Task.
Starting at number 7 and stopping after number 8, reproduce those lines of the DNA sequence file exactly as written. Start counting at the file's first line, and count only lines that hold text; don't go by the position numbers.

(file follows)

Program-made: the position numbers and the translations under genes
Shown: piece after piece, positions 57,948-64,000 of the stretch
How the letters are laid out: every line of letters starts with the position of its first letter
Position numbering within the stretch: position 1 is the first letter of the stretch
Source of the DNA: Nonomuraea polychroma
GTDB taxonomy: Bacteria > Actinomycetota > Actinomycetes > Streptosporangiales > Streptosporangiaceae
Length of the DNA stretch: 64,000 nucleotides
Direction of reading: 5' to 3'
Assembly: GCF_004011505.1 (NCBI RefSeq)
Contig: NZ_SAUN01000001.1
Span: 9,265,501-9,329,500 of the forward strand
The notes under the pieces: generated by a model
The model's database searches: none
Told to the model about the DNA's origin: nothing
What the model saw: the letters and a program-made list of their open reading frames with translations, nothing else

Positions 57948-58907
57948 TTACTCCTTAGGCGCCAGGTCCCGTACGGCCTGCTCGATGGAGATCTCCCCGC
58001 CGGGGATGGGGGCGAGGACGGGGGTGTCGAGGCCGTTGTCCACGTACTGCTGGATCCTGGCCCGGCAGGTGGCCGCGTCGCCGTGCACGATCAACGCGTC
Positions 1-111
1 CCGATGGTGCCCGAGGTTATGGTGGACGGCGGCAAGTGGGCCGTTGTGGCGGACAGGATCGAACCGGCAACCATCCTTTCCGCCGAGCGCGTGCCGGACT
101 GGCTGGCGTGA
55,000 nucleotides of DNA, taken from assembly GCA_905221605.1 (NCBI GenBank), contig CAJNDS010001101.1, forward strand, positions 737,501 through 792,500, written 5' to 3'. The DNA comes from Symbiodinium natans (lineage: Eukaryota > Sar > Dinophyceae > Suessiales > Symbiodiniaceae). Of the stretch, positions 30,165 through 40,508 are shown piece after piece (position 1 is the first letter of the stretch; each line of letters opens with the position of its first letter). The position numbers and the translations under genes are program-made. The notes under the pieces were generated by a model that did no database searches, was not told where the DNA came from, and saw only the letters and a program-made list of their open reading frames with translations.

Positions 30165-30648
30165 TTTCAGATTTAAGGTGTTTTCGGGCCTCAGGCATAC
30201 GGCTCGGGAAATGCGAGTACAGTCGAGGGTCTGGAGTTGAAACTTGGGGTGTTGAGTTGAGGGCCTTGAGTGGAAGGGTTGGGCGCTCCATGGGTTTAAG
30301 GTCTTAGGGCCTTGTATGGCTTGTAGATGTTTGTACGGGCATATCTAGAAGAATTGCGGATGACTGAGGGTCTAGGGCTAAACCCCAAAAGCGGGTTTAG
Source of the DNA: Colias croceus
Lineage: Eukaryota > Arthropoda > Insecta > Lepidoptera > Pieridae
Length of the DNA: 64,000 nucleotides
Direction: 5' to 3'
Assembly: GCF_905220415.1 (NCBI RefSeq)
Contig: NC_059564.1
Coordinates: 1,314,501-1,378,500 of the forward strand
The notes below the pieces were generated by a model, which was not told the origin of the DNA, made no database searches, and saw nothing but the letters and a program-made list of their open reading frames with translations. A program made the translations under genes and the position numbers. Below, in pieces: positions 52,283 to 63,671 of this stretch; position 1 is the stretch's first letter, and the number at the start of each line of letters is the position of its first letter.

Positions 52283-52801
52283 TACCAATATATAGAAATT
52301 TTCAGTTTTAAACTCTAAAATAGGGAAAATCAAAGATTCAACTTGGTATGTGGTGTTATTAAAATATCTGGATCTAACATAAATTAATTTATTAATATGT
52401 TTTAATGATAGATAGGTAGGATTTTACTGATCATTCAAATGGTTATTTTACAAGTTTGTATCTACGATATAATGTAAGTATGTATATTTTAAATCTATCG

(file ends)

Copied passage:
Length of the DNA stretch: 64,000 nucleotides
Direction of reading: 5' to 3'